India is reviewing the policy of providing domestic help to its diplomats abroad, against the backdrop of allegations of mistreatment of a former maid faced by its Consul General in New York Prabu Dayal.
Foreign Secretary Nirupama Rao has ordered a review of the policy, official sources said, adding the government would look at the policies of other countries as well to avoid the lawsuits arising out of such incidents.
The review was prompted after a recent incident involving Dayal came to light, with his maid accusing him of mistreatment.
"We are disappointed and surprised at the allegations against Consul General (CG) of India in New York, Mr Prabhu Dayal, by his former employee, which appear to be motivated and baseless," External Affairs Ministry spokesperson Vishnu Prakash said in a statement.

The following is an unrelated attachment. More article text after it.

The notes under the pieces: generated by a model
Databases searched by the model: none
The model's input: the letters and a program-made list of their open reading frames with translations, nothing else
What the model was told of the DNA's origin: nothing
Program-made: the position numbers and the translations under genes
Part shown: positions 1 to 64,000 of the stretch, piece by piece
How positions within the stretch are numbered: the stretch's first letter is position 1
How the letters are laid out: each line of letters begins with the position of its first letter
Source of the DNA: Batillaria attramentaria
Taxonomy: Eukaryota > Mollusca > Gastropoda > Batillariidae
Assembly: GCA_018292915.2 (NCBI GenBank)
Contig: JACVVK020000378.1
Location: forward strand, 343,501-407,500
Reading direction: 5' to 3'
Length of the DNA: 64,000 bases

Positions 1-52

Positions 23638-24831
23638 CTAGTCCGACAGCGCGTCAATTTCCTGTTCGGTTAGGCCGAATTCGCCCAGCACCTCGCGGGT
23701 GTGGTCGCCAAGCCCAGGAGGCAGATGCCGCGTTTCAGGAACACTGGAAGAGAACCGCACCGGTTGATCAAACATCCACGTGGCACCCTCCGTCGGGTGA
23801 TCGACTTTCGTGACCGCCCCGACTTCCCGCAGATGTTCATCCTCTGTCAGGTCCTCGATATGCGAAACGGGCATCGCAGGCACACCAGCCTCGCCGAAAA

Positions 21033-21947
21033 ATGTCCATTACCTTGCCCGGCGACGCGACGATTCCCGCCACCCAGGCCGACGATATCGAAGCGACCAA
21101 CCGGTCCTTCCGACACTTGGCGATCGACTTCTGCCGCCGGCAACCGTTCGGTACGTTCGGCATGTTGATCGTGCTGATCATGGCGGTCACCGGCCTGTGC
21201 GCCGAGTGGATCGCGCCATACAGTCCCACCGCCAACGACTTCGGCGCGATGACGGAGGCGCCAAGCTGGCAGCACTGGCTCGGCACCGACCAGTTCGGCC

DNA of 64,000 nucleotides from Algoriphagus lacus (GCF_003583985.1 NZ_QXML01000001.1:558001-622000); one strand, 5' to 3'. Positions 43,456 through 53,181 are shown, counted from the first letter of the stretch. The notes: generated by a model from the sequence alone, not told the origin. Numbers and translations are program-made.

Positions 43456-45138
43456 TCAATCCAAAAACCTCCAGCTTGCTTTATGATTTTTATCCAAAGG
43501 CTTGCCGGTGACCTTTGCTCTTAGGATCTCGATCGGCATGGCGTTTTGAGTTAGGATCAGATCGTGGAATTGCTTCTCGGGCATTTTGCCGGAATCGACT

He said Dayal had "impeccable personal and professional integrity" and India was "disappointed and deeply concerned that Indian diplomats and their family members should be targeted in such a manner in a friendly country like the US."
"Such actions impede the ability of the individuals in question to discharge their official responsibilities and cause untold mental harassment and anguish and they cannot be dismissed lightly," Prakash said.
"The treatment being meted out to Indian diplomats or their family members, has resulted in negative public perceptions in India with attendant implications," he said.
Dayal has been slapped with forced labour charges after his 45-year-old domestic help Santosh Bhardwaj accused him of treating her like a "slave".
The allegations have been termed as "mischievous and malicious lies" by Dayal.